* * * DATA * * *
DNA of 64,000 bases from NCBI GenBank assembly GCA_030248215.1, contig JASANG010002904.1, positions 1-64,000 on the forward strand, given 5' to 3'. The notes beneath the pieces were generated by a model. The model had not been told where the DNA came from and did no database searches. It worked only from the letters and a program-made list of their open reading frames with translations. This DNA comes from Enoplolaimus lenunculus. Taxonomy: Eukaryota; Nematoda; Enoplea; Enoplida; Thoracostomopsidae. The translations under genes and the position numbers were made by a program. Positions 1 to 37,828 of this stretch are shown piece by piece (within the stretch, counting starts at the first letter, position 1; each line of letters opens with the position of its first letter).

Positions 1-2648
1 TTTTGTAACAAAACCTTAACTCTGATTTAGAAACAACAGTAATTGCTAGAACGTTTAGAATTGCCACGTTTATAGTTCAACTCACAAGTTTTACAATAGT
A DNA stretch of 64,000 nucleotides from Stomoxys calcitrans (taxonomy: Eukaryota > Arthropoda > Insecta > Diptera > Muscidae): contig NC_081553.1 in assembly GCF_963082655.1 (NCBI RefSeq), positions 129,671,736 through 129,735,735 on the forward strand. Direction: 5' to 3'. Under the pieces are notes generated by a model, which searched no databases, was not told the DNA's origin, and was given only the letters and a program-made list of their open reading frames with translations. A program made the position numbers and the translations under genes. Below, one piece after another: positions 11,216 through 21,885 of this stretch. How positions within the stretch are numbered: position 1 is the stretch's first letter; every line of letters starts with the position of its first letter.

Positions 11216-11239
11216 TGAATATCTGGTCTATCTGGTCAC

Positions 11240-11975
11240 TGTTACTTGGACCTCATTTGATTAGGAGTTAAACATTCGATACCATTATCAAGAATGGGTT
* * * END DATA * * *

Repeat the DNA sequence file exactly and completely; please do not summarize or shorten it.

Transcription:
DNA of 64,000 bases from NCBI GenBank assembly GCA_030248215.1, contig JASANG010002904.1, positions 1-64,000 on the forward strand, given 5' to 3'. The notes beneath the pieces were generated by a model. The model had not been told where the DNA came from and did no database searches. It worked only from the letters and a program-made list of their open reading frames with translations. This DNA comes from Enoplolaimus lenunculus. Taxonomy: Eukaryota; Nematoda; Enoplea; Enoplida; Thoracostomopsidae. The translations under genes and the position numbers were made by a program. Positions 1 to 37,828 of this stretch are shown piece by piece (within the stretch, counting starts at the first letter, position 1; each line of letters opens with the position of its first letter).

Positions 1-2648
1 TTTTGTAACAAAACCTTAACTCTGATTTAGAAACAACAGTAATTGCTAGAACGTTTAGAATTGCCACGTTTATAGTTCAACTCACAAGTTTTACAATAGT
A DNA stretch of 64,000 nucleotides from Stomoxys calcitrans (taxonomy: Eukaryota > Arthropoda > Insecta > Diptera > Muscidae): contig NC_081553.1 in assembly GCF_963082655.1 (NCBI RefSeq), positions 129,671,736 through 129,735,735 on the forward strand. Direction: 5' to 3'. Under the pieces are notes generated by a model, which searched no databases, was not told the DNA's origin, and was given only the letters and a program-made list of their open reading frames with translations. A program made the position numbers and the translations under genes. Below, one piece after another: positions 11,216 through 21,885 of this stretch. How positions within the stretch are numbered: position 1 is the stretch's first letter; every line of letters starts with the position of its first letter.

Positions 11216-11239
11216 TGAATATCTGGTCTATCTGGTCAC

Positions 11240-11975
11240 TGTTACTTGGACCTCATTTGATTAGGAGTTAAACATTCGATACCATTATCAAGAATGGGTT